Graduate Architecture

Posted February 4, 2021
  • GROUP M: Taylor Beck, Sok In Ho, Andy Hu, and Xiang Li

  • GROUP N: Lachelle Weathers, Joseph Depre, Mo Zihua, and Jingxiao Zhou

  • GROUP C: Joao de Paula Freitas, Yuexin Ma, Monte Reed, and Xinru Tan

  • GROUP D: Jesse Allen, Chunyu Ma, Kyle Troyer, and Jingwen Wu

  • GROUP E: Francesca Dong, Oluwatosin Omojola, Hanfei Xiao, and Wenjing You

  • GROUP F: Megan Chandramouli, Xinlei Liu, Monique Robinson, and Jenna Selati

  • GROUP K: Lixue Cheng, Irene (Susie) Dole, John Round, and Harsana Siva

Schenck-Woodman Prize Winners Announced

Winners of the annual Albert F. Schenck-Henry Gillette Woodman Scholarship Prize for first-year MArch students have been announced. This year's prompt asked students to consider the broader West Philadelphia community by imagining parade floats that would celebrate, honor, and recognize the neighborhood's rich history. 

The competition's theme directly correlates with the spring semester's studio-wide project of a "counter-hegemonic carnival for the 52nd Street corridor in Philadelphia," explains Annette Fierro, associate chair and associate professor of architecture. 

"Considering the history of structural racism, police brutality, neo-liberal withdrawal of basic public services, Penntrification, and relentless criminalization of West Philadelphia’s black community, teams of students are charged to design a float that can 'infect the body politic with insurrectionary dreams,' an architecture of temporary liberation."

Students were also asked to propose a collaboration with a local progressive activist organization to help realize their deisgns.

The floats were imagined as "demonstrations of world-making processes that defy the oppressive order of things; trojan horses of radical solidarity, direct action and revolutionary broadcasting; vehicles for building collective consciousness, raising social awareness and for spatial insurrection; carnivalesque spaces of assembly, performance and public discussion; safe spaces for rebel ecologists, urban farmers, educators, doctors, disobedient designers, anti-fascist acrobats and clowns, radical musicians and artists, and more."

First Place (tied)

GROUP M: Taylor Beck, Sok In Ho, Andy Hu, and Xiang Li

GROUP N: Lachelle Weathers, Joseph Depre, Mo Zihua, and Jingxiao Zhou 

Honorable Mentions

GROUP C: Joao de Paula Freitas, Yuexin Ma, Monte Reed, and Xinru Tan

GROUP D: Jesse Allen, Chunyu Ma, Kyle Troyer, and Jingwen Wu

GROUP E: Francesca Dong, Oluwatosin Omojola, Hanfei Xiao, and Wenjing You

GROUP F: Megan Chandramouli, Xinlei Liu, Monique Robinson, and Jenna Selati

GROUP K: Lixue Cheng, Irene (Susie) Dole, John Round, and Harsana Siva

First Place Project Statements

GROUP M: Taylor Beck, Sok In Ho, Andy Hu, and Xiang Li

The Poor People’s Economic Human Rights Campaign (PPEHRC) has been organizing poor and homeless people to survive for over 30 years.” Activism, leadership and community are amongst their most important values. For the Juneteenth Parade, we designed a float that creates spaces enabling activities for each of these three values.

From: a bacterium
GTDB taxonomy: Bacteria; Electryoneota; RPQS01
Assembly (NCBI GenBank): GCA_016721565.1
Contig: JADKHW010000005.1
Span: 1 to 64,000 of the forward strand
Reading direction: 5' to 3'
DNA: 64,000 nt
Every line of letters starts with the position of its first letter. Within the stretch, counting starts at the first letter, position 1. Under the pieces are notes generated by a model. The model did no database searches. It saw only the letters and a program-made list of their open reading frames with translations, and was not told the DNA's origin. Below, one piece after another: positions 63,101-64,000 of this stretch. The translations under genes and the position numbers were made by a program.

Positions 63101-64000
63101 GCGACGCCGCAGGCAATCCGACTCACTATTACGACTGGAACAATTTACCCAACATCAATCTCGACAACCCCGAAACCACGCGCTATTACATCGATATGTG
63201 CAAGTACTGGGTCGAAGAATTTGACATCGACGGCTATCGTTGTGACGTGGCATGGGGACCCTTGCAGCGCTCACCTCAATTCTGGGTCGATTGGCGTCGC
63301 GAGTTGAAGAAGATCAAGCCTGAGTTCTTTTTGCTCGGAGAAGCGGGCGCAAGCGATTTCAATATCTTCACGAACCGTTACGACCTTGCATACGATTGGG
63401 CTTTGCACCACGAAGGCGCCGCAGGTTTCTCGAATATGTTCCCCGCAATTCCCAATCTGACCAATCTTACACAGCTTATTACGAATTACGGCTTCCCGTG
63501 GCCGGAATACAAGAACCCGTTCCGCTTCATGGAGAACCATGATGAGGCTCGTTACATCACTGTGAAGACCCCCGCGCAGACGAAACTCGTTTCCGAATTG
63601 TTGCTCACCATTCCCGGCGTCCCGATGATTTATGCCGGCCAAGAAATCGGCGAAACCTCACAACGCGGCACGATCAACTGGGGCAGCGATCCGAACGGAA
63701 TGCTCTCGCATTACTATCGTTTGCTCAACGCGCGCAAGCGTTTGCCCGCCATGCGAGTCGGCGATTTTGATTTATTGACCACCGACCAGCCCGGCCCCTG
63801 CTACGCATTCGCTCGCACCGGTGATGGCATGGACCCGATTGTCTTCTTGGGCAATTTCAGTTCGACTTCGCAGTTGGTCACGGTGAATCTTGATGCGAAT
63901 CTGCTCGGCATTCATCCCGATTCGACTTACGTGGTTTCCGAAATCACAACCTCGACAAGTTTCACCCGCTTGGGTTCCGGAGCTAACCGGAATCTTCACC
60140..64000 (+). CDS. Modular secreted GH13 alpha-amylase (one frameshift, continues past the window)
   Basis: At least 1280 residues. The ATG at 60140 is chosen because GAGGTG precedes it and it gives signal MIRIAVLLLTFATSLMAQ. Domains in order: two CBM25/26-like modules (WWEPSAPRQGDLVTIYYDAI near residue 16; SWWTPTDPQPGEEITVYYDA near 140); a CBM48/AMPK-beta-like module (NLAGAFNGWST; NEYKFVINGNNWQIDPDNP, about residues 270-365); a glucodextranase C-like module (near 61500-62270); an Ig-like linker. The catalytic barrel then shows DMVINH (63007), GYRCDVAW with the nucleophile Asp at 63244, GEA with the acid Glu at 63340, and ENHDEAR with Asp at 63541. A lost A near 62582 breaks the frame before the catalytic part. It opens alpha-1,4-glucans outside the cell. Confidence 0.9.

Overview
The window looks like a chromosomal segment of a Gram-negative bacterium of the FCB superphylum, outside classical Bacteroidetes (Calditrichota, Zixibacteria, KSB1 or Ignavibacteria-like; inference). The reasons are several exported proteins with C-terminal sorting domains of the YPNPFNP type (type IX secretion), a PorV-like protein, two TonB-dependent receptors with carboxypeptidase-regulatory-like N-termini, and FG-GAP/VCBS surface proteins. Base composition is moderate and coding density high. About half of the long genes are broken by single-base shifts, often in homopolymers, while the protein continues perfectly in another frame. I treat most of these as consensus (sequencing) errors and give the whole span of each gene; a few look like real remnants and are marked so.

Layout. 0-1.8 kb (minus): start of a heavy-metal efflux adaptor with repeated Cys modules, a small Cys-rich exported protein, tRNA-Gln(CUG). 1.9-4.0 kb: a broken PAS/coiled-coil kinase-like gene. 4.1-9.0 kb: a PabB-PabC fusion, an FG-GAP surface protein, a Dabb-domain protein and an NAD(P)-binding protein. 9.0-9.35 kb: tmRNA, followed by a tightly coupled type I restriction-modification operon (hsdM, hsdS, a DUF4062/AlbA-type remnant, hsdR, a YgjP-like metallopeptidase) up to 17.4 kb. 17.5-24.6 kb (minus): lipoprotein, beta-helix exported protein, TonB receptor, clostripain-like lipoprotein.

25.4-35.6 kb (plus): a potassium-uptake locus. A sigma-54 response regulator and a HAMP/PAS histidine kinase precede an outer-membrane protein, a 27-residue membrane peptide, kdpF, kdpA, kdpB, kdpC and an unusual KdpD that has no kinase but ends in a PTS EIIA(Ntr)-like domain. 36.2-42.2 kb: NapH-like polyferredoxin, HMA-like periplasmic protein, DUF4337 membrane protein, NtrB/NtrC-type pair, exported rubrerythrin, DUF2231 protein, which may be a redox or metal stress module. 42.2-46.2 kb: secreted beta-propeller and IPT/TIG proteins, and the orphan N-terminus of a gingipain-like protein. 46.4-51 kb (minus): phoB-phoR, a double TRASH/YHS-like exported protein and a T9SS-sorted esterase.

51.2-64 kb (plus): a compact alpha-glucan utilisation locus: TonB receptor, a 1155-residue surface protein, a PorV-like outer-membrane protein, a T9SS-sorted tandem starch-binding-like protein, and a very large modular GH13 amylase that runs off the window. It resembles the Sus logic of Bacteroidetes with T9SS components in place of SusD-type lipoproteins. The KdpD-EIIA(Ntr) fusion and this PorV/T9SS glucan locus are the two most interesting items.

At each of the five stops along the parade, the float transforms to frame a space that suits the event for that stop—a raised platform for sharing stories and encouraging activism, a podium for speeches and leadership, a stage to dance and sit around as a community. 

When the float is moving, its sides are raised vertically. The exterior skin is covered with mirrors, reflecting paraders and audience alike, giving many a first chance to see themselves within their architectural setting. The interior becomes a climbable tower that offers a high point for kids to see and join the parade. Mirrors may be borrowed from the community, offering a chance to see ourselves through another’s life. 

When the parade is over, we hope to park the float on 42nd Street/Locust Walk, where it will become a permanent space for the community to use and transform for all sorts of gatherings. 

We hope this float helps unite the community. We are all equal, and should celebrate the communities we come from.

GROUP N: Lachelle Weathers, Joseph Depre, Mo Zihua, and Jingxiao Zhou 

This is a proposal for a Juneteenth float in collaboration with the social justice group, The Philadelphia Coalition for Real Justice.

In alignment with the beautiful African-American spirit, this project is a celebration of color. The Beautiful Color of Blackness is inspired by the vivid and radiant presence found in West Philadelphia. Using the painted murals of West Philadelphia as source material, the proposed project literally reflects the skin of the neighborhood.

The ultra-black figure in the center of the float represents the void that would be left in society if we do not confront the systematic oppression of the hierarchical social structure. The costumes are a formal representation of ecstatic jubilation. The sculptural hands decorating the surface of the float are in the “hands up” position. People in this position are unable to contribute to the makings of music, art or culture. It is in this paradox that the “hands up” becomes surrender as a form of resistance.  

After the temporary experience of the parade, the proposed float would become a permanent installation as a center of gravity for social gathering in Malcolm X Park. It would stand as a sculpture, a performance space, a stage, a projection screen, a gathering place to cook and a WIFI access point. All of these designed functions can strengthen the threads of the community through habitual gathering. The float creates a space for The Philadelphia Coalition for Real Justice to meet the people where they are, thus facilitating outreach, organizing and education.